Tourist and recreational fisherman account for over half of fish caught in the Bahamas.
The Bahamas is a hotspot for tourist looking for a tropical vacation. One of their biggest businesses in the area is guided fishing trips, but no one knew the extent of their businesses on fish populations until now.
Thanks to a report released by The Sea Around Us, a team effort between the University of British Columbia and The Pew Charitable Trusts, we now know that anglers have brought in over 8,000 tons of fish a year for the past 60 years, roughly half of the fish caught in the Bahamas.
The government in the Bahamas only tracks large scale commercial fisherman, leaving small scale operations to fall through the cracks. This left large chunks of unrecorded catches out of the government’s official data reports.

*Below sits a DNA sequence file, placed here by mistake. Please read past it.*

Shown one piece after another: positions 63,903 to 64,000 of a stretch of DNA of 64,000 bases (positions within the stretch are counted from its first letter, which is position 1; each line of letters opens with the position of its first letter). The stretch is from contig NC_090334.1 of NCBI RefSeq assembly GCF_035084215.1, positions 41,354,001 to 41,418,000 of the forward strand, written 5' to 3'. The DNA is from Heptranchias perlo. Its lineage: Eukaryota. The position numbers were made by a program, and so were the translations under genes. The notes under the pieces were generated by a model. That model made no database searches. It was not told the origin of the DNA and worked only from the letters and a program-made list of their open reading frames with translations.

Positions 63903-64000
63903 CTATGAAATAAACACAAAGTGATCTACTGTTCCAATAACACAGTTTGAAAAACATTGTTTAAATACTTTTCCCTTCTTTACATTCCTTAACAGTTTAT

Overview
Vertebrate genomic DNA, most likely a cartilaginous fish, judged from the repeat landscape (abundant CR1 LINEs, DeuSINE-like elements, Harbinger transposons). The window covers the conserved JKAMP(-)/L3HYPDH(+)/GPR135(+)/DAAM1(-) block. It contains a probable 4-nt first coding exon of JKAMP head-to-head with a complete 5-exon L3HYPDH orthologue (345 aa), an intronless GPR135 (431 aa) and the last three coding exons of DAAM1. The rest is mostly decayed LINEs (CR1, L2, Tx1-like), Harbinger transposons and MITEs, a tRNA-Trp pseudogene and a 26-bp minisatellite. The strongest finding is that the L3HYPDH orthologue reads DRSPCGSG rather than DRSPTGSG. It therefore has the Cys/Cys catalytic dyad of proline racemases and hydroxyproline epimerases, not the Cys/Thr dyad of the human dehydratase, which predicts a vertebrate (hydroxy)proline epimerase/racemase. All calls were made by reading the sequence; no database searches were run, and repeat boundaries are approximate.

The Sea Around Us recreated the information with population data and an estimated per-capital consumption. They then looked into catches by tourists by combining catch limits with data from tourism surveys done in the area.
The hardest to estimate was small-scale commercial fishing, since they often sell their catches directly to local restaurants and consumers. They interviewed local hotel purchasing managers, as well as fishermen, to come up with a very rough estimate of the fish they bring in each year.
The government reports show that around 321,000 tons of fish were caught in the last 60 years. By contrast, the reconstructed data showed that an estimated 885,000 tons were actually caught. Their reports also showed more detail in the amounts that recreational fisherman catch as well as species targeted.
This information can be very useful for the fisheries to help monitor fish populations and create better fishing regulations for a more sustainable fishing environment.